On Feb. 14 Wilkie sent a memorandum to service secretaries and Joint Chiefs of Staff announcing a new departmentwide policy on the retention of non-deployable members. Here are the highlights:
* Twelve-Month Rule By Oct. 1 this year, service branches must begin to process for administrative separation, or for disability evaluation, any service member who has been non-deployable for 12 consecutive months.
* Immediate effect The services can begin out-processing non-deployable members sooner under this rule, if they choose, but they must start by October.
There are caveats, however.
* Pregnancy Women who are pregnant or recently have given birth are automatically exempt from the new deploy-or-be-gone mandate.
* War wounded Service branches are to give special consideration to members needing longer than 12 months to recuperate from wounds of war.
* Waiver authority The policy gives waiver authority to service secretaries, or to designees at the service headquarters level, to retain non-deployable members beyond 12 months to meet needs of their services.
"The situation we face today is really unlike anything we have faced, certainly in the Post-World-War-II era," Wilkie told the Senate armed services subcommittee on military personnel. Internet retailer Amazon, he added, wouldn't be the largest company in the world if its chief executive Jeff Bezos learned during Christmas week that "14 percent of his workforce could not perform their duties."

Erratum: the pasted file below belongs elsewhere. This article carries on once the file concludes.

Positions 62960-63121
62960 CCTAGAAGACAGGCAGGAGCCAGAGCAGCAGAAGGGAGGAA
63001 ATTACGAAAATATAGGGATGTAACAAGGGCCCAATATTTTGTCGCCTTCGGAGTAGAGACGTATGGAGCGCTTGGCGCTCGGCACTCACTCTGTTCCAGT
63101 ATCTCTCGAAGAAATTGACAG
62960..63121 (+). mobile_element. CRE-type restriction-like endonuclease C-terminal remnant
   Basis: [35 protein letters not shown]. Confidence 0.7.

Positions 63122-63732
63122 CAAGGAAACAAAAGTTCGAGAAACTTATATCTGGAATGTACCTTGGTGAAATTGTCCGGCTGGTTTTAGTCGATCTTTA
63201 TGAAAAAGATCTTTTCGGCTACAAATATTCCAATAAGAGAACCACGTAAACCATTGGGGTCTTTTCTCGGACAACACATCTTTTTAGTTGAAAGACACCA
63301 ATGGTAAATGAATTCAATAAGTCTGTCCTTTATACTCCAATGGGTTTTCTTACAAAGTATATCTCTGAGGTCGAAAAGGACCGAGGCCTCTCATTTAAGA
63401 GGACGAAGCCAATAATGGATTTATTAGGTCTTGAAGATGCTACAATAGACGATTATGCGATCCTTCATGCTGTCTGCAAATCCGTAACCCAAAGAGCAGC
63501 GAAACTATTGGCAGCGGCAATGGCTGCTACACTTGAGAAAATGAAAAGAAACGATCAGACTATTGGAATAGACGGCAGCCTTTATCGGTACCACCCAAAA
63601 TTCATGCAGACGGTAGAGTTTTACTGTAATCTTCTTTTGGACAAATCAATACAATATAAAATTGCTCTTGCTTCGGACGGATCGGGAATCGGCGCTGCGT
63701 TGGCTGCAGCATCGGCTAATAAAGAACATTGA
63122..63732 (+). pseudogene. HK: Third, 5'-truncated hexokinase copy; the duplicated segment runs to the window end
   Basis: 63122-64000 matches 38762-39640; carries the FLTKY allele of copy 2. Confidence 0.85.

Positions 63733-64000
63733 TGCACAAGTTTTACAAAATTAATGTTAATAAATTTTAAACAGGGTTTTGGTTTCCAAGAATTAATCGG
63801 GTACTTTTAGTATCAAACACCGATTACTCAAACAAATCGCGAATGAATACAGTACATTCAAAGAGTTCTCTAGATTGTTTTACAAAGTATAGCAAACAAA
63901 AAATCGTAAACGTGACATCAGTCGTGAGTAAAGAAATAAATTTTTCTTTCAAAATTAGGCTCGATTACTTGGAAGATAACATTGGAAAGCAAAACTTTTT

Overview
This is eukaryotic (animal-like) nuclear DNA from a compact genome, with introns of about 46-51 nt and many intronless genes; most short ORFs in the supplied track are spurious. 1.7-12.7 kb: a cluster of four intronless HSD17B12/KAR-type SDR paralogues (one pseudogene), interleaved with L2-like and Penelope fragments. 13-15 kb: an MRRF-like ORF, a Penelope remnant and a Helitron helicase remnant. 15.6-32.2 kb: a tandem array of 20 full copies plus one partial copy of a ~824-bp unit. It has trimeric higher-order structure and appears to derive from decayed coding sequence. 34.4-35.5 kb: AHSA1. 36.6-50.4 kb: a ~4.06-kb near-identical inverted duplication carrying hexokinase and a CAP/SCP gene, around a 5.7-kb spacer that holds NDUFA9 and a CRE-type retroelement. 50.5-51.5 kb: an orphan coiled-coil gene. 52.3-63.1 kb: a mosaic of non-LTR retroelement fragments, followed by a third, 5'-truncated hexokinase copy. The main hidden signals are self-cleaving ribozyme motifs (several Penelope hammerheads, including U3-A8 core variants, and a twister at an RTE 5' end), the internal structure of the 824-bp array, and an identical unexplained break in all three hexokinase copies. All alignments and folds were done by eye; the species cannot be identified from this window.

Wilkie blamed several factors. One is the number of medical waivers granted to recruits while the services struggled to meet accession targets during peak war years in Afghanistan and Iraq.
"The medical conditions that those service members had when they received those waivers followed them into the service as they progressed through their careers. We have to address that," Wilkie said.
Another issue might be inadequate training and fitness programs, he said.
A third has been lax leadership, with unit commanders not ensuring every member, as deployment nears, have had dental and medical issues identified and addressed. An Air Force reservist, Wilkie recalled that during his time as a young officer "we would have been accountable, as junior leaders, to make sure (troops) visited dentists to become dentally ready to deploy."